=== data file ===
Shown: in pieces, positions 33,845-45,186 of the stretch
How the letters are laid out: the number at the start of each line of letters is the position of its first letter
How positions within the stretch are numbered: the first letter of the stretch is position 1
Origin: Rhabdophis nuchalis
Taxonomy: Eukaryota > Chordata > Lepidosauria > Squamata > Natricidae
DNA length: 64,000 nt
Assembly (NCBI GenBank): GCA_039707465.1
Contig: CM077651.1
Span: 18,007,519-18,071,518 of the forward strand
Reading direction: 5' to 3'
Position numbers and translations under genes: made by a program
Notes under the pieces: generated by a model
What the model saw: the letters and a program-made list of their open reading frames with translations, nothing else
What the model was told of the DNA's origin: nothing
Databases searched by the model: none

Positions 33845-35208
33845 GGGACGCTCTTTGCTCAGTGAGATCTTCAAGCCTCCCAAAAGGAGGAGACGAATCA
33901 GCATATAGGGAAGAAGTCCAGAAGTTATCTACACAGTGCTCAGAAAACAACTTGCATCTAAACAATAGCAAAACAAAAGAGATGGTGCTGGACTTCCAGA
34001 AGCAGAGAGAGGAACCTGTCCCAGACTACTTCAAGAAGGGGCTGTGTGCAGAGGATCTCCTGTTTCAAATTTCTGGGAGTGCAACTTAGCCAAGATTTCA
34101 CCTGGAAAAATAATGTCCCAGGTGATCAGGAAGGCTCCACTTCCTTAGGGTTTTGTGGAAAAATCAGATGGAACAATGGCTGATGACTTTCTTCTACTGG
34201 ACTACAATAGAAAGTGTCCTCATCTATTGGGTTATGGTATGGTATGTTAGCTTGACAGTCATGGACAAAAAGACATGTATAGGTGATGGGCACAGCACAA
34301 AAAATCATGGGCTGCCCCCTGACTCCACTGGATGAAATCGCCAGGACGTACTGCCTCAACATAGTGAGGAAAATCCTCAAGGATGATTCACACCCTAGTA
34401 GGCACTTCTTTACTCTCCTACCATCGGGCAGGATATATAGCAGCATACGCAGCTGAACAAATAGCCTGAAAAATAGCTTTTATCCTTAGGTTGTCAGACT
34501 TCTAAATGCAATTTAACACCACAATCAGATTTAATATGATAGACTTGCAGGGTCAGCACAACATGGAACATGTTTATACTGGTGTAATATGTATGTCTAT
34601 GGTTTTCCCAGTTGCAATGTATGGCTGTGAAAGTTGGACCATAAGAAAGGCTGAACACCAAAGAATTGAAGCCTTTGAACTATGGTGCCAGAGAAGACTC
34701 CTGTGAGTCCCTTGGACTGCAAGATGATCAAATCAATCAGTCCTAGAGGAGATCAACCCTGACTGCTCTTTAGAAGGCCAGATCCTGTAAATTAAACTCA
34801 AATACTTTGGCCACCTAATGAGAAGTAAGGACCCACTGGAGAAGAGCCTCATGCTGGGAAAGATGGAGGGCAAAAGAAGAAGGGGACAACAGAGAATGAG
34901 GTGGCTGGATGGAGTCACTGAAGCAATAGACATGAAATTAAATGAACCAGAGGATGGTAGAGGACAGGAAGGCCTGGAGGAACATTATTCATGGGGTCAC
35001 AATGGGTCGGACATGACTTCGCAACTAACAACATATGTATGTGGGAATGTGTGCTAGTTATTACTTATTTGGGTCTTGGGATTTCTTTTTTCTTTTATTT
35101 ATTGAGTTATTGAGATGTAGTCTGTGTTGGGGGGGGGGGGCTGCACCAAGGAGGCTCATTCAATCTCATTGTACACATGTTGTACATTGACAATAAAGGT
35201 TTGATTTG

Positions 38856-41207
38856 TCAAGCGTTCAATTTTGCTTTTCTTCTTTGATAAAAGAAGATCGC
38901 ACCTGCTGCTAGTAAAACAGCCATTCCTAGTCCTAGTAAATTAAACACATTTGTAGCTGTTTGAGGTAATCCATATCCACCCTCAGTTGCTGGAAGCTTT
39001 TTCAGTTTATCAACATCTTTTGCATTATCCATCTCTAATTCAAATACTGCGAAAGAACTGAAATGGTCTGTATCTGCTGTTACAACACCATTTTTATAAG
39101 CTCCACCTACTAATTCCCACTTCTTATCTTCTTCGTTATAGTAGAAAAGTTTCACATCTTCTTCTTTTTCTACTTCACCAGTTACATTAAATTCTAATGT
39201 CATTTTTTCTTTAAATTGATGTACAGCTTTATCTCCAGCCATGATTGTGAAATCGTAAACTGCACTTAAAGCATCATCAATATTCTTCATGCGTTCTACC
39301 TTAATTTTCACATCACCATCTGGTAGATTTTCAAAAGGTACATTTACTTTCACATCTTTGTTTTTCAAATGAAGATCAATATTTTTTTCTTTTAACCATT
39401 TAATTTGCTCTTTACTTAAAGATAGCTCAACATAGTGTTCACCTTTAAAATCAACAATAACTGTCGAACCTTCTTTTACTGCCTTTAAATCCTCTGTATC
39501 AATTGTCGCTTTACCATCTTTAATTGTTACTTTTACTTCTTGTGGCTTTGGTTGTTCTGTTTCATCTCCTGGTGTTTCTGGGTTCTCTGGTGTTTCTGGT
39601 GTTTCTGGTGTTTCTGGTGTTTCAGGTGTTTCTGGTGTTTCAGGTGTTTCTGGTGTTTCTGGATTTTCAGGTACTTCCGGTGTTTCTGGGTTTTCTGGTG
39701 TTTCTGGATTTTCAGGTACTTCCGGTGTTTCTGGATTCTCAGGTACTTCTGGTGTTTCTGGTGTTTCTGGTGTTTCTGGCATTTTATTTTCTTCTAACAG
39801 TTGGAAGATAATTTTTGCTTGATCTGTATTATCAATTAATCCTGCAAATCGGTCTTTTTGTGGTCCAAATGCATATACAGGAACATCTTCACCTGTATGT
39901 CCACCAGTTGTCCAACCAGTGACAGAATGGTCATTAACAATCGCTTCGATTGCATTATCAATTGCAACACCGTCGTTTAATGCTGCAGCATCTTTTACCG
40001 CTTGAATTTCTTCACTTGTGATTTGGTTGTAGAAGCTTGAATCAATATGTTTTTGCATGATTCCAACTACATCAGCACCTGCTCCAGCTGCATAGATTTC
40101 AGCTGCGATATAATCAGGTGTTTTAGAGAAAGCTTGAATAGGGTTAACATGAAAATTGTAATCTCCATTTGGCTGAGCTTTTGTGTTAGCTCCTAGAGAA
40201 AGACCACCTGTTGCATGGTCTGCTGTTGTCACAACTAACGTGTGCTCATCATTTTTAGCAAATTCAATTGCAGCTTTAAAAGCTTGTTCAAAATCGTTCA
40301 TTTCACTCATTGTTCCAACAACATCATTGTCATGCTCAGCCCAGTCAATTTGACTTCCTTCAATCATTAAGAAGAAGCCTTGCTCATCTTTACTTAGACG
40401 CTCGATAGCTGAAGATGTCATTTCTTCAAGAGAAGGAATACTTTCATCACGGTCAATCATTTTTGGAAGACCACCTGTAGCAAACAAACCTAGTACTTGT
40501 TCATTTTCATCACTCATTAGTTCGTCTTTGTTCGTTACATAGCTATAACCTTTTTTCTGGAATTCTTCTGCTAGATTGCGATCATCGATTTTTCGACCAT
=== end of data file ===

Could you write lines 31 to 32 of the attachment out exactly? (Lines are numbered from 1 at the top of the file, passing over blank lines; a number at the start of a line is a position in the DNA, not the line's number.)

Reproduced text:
35201 TTGATTTG

Positions 38856-41207